The carmaker's prototype takes an old classic into the future, aiming for the 2022 model year.
When I was a kid, my best friend’s family got a Volkswagen Microbus. At that time, in the mid-'60s, American cars were land yachts with gas-guzzling V-8 engines and acres of chrome. Then, along came this odd-looking van with high seating, a horizontal steering wheel and an air-cooled engine. I wanted one badly.
The so-called I.D. Buzz, due out in 2022, will rock 369 horsepower from two electric motors and an all-wheel-drive powertrain.”
Later, I got my wish. In 1966, my father bought a bus and converted it to a camper for us to tour Europe in. Years later, I bought my own — a second-generation ’68 bus, named Basil by the previous owner, a hippie in a tie-dyed dress. My wife and I put all our possessions in Basil and moved to — where else? — California.
I’d thought the days of the VeeDub bus were behind me until I saw a space-age version of my old ride at the Los Angeles Auto Show in December. Volkswagen, still nursing a black eye from the “dieselgate” emissions-cheating scandal, has rolled out a concept version of an electric Microbus with the tagline "The VW Bus is back." What better way to make VW a warm and fuzzy brand again than to bring back this old favorite?
New tech for an old favorite
As I stood staring at this futuristic vehicle, I couldn’t help but hark back to the bus I drove to California. While I loved it, the bus was so underpowered it couldn’t — as they say — get out of its own way. The first VW bus in the U.S. had just 30 horsepower. Basil had a bit more power than that, but still wheezed as it struggled over Vail Pass in Colorado at more than 10,000 feet.
The so-called I.D. Buzz model, the seventh generation of the venerable bus, due out in 2022, will rock 369 horsepower from two electric motors and an all-wheel-drive powertrain. But that ain’t all — VW says its 111 kilowatt-hour battery pack will provide 300 miles of range and recharge around 80% of battery storage in as little as half an hour. Road trip!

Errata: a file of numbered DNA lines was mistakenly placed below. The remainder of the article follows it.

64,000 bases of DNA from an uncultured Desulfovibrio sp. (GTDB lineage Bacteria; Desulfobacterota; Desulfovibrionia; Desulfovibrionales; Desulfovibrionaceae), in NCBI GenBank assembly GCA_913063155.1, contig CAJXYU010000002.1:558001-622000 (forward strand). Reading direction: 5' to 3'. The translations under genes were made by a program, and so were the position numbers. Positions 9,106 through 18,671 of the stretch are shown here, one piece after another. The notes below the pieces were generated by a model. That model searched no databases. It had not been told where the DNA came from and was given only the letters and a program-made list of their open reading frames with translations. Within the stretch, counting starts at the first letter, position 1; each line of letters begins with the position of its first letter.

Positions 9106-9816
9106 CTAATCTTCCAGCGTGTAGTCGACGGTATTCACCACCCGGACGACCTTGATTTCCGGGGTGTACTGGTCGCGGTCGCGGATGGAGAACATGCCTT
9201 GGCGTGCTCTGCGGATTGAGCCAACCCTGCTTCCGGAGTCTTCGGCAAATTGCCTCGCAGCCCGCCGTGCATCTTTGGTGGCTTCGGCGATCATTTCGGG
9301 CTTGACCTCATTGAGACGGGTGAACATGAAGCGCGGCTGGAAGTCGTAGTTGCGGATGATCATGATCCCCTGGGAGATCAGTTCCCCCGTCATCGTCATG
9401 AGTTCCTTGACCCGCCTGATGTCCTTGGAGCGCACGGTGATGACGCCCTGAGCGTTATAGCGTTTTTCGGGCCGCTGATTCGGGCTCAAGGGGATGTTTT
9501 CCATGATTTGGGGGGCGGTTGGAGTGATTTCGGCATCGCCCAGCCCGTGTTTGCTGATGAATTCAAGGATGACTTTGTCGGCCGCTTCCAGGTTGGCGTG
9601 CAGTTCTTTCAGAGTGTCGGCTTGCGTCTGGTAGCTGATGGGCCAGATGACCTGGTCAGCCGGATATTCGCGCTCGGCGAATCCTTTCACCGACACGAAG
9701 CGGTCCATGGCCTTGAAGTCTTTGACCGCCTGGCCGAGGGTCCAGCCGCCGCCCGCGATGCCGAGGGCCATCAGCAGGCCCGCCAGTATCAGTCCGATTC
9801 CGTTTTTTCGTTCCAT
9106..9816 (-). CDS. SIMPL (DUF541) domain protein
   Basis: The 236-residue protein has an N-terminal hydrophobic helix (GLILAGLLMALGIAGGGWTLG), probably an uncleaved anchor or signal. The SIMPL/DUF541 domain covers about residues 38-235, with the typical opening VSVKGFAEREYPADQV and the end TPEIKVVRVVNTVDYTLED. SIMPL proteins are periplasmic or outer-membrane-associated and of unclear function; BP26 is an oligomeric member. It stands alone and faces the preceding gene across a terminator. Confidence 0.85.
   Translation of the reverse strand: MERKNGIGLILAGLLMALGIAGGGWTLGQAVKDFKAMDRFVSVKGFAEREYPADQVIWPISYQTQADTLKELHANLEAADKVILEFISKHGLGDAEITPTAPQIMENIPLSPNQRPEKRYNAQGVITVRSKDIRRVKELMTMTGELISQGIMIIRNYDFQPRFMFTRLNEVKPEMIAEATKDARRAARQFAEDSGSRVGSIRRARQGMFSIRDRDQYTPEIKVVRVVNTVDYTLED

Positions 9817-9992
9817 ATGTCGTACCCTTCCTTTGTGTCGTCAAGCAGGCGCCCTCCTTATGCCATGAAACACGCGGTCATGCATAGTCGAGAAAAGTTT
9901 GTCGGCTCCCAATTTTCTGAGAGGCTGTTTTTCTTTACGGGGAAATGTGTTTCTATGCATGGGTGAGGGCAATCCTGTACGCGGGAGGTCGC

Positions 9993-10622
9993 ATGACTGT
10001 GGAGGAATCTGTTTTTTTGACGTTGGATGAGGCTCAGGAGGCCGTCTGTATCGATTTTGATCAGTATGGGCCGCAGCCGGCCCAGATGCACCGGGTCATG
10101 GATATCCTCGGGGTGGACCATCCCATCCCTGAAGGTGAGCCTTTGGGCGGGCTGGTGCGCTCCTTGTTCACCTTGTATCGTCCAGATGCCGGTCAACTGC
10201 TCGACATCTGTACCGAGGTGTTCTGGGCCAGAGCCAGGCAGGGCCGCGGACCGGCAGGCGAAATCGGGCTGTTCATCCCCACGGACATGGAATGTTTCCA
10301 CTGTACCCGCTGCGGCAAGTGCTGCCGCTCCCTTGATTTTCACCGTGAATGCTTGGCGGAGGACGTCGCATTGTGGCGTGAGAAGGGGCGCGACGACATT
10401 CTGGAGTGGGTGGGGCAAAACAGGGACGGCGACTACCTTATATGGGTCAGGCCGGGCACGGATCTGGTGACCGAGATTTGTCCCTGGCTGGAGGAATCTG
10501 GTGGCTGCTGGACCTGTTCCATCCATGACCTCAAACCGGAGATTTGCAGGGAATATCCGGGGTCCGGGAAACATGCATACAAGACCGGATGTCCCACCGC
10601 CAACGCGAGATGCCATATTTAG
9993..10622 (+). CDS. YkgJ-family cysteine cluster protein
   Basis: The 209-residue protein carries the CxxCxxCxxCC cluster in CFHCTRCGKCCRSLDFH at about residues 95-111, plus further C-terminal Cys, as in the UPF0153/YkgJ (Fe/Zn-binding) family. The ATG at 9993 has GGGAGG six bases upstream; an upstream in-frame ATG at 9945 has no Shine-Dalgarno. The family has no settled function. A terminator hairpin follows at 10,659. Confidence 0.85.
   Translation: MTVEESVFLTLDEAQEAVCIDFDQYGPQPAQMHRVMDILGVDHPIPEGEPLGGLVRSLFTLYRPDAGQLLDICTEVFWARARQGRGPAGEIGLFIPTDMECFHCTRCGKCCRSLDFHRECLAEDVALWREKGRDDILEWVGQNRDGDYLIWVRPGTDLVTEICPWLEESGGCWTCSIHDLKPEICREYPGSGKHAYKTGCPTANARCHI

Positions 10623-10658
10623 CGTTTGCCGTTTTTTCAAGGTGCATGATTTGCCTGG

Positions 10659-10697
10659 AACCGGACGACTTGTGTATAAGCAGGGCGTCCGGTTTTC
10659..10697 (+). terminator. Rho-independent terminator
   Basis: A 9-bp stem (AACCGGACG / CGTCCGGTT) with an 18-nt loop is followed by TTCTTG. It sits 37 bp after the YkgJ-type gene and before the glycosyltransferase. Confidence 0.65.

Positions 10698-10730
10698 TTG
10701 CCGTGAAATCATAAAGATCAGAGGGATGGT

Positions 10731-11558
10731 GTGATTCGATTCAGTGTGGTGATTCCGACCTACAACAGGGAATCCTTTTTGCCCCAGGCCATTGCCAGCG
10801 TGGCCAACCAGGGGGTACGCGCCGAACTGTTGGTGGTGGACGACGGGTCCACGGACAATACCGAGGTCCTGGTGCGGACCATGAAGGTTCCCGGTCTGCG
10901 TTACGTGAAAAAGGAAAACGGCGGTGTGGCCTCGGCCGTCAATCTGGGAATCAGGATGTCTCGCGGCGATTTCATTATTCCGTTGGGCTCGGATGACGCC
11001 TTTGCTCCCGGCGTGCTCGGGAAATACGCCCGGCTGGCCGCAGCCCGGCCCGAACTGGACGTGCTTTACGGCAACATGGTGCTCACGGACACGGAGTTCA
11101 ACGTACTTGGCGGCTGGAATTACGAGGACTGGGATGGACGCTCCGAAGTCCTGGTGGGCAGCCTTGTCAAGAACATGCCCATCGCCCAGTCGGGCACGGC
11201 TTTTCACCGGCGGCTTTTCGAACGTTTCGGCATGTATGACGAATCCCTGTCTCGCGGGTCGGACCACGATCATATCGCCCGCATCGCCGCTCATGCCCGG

Of course, there are also plans for a fully self-driving version, the I.D. Pilot, to go into production by 2025. VW says the steering wheel will fold away and autonomous technology will include “pop-up laser scanners in the roof” and a heads-up display integrating augmented reality.
It’s hard to mesh visions of a self-driving electric bus with the buses that I rode across Europe in and later owned. What I — and many others at the time — loved about the early Microbus was its simplicity. Maintenance was cheap. I carried a small toolbox in the back of my bus and a few spare parts. When it quit running I glided to the side of the road, opened the rear hatch and usually found the problem in a few minutes.
Simplicity was part of the initial concept, too. Ben Pon Sr., the first VW importer for the American market, sketched an outline of the Microbus on a napkin during lunch one day in 1947, according to Volkswagen. That napkin’s now on display in a museum in Amsterdam — and people still love the iconic bus. In recent years, immaculately restored vintage VW buses have sold for more than $200,000.
But in the U.S. in 1968, a base model was about $2,200, according to Consumer Guide Automotive. In today’s dollars, that’s around $15,500, a screaming deal compared with current prices. The 2018 Ford Transit Connect passenger wagon, for instance, starts at almost $26,000, while a new Mercedes-Benz Metris passenger van is closer to $30,000.
Of course, it’s too early to say how much a new, all-electric bus from VW will cost once — and if — it’s released in a few years. But it’s hard to imagine it will be anywhere near the price of a mint condition VW Microbus — today or when it was first rolled out.
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Can the bus bring the love back?
While it’s easy to throw together an eye-catching concept vehicle to generate headlines, VW seems serious about bringing the new bus to the masses. “We want to reignite America’s love for VW,” Herbert Diess, chairman of the board of management for the Volkswagen brand, said in a statement.
It remains to be seen whether the I.D. Buzz can restore faith in VW. Or whether veering toward electricity as a fuel, from diesel, will connect with Americans. But VW is making a smart bet by wrapping in a time-tested design, which, as VW says, once “put a smile on every face that saw it.”
(Top image © 2018 Copyright Volkswagen US; 1964 photo courtesy of Mark S. Chevalier.)